At the bottom of several paintings in the series, Sprick painstakingly painted the woodgrain of his apartment’s floors — an almost impossible feat. The paintings provide a look at the artist’s personal space, as well as a glimpse into Sprick’s head space during pandemic.
The Museum of Outdoor Arts (MOA) closed its doors as did every other museum faced with the coronavirus pandemic. But you can get a look at the show and learn a lot about the artist and Colorado’s first solo Rauschenberg show at these links.
• For Denver Business Journal, I interviewed four individuals who knew Robert Rauschenberg personally. This article also includes a Q&A with the MOA founder/CEO, Cynthia Madden Leitner, who first dreamed of having a Rauschenberg exhibit when she met the artist at a cocktail party at her parents’ home on Captiva Island in Florida.
Daniel Sprick is widely acknowledged as one of the most accomplished realist painters working in our time.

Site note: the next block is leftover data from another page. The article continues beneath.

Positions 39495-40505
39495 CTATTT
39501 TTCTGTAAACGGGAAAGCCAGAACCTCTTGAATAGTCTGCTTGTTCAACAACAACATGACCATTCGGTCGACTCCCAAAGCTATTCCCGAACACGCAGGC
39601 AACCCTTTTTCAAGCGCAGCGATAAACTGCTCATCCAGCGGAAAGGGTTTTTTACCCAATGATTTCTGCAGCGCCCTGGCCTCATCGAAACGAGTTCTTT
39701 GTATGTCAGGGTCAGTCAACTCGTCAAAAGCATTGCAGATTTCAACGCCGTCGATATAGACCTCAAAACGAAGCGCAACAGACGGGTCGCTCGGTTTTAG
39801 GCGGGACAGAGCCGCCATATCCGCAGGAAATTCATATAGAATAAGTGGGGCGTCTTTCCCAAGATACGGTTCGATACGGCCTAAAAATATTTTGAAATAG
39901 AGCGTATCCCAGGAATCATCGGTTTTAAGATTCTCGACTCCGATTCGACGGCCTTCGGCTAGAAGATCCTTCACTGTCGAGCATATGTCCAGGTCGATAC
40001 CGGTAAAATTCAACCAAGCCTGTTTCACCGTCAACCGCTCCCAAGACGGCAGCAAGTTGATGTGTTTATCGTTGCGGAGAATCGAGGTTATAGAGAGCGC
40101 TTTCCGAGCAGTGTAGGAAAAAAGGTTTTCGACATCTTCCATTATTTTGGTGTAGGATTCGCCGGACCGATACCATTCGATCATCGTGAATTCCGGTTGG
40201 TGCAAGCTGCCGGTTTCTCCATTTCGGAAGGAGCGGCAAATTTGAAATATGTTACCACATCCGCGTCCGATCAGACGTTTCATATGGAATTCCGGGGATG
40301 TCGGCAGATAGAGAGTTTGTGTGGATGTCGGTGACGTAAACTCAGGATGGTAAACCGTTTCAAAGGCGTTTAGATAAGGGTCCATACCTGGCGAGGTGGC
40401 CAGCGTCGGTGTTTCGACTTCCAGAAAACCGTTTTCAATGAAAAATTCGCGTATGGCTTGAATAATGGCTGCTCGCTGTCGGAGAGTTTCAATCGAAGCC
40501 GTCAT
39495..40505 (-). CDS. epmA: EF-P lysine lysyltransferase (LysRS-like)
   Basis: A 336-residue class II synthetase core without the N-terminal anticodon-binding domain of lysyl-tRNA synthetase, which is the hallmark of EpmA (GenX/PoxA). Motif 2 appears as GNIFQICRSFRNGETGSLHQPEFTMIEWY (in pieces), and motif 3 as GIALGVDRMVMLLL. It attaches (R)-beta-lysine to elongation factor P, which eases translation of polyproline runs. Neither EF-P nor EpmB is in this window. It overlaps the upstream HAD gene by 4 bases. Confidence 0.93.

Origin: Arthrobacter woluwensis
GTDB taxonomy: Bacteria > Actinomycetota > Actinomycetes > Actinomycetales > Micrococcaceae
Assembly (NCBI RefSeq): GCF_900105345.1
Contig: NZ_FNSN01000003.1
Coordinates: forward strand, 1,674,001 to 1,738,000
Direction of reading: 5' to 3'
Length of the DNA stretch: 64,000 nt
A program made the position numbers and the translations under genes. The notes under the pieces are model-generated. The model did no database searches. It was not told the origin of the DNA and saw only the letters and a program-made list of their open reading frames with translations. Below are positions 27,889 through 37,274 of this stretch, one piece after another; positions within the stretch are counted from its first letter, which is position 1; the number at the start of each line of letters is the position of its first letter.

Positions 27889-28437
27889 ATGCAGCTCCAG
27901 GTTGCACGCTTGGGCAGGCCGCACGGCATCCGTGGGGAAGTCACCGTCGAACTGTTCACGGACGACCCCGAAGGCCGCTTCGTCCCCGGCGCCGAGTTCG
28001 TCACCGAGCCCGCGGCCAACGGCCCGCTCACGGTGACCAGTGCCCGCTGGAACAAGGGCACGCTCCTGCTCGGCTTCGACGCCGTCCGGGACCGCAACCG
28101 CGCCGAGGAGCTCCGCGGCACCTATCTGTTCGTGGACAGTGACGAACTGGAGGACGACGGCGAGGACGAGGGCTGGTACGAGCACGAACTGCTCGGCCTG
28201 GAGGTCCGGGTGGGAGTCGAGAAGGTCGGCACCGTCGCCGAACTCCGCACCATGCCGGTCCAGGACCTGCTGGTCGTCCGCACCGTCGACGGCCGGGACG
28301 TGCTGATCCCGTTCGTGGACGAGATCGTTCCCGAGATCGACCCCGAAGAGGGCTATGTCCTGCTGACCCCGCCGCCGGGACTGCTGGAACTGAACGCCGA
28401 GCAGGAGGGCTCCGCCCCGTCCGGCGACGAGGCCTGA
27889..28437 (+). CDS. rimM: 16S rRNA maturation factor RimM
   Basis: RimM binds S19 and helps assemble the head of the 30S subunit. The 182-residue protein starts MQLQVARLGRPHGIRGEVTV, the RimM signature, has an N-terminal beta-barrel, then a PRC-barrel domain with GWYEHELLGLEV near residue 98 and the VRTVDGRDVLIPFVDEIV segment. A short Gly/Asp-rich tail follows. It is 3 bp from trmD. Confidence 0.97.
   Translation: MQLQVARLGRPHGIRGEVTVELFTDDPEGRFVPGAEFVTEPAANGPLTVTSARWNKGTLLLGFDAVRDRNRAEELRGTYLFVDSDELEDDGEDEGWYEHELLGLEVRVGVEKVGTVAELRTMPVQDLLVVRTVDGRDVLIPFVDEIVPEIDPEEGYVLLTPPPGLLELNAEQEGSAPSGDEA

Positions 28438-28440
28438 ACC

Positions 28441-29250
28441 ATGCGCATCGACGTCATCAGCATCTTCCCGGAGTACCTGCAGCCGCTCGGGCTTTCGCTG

I’d interviewed Dan before, years ago, and since our first article together he went on to accomplish a variety of milestones:
Denver Art Museum honored him with a gallery exhibiting his painting process, and the exhibition was on display nearly 10 years.
The DAM also gave Sprick two one-man shows: an exhibit of his still life paintings and another of his almost photorealistic portraits.
Museum of Outdoor Arts (MOA), long a champion of the artist, produced a PBS documentary film titled “Daniel Sprick: Pursuit of Truth and Beauty.”
Interviewing Dan recently in his spacious and tidy Denver studio, I mentioned that he is known for still life paintings, but also portraits and figures, interiors and surreal landscapes. I asked him which he prefers painting. His response: “It might be good if I’d pick just one and discard the rest, but I’m still interested in all of them. Now I’m interested in combining them.”
The combinations promise to be captivating, as all Sprick paintings are.
Dan shared a lot in our interview, and you can read our Q&A along with a feature published in Denver Business Journal at this link: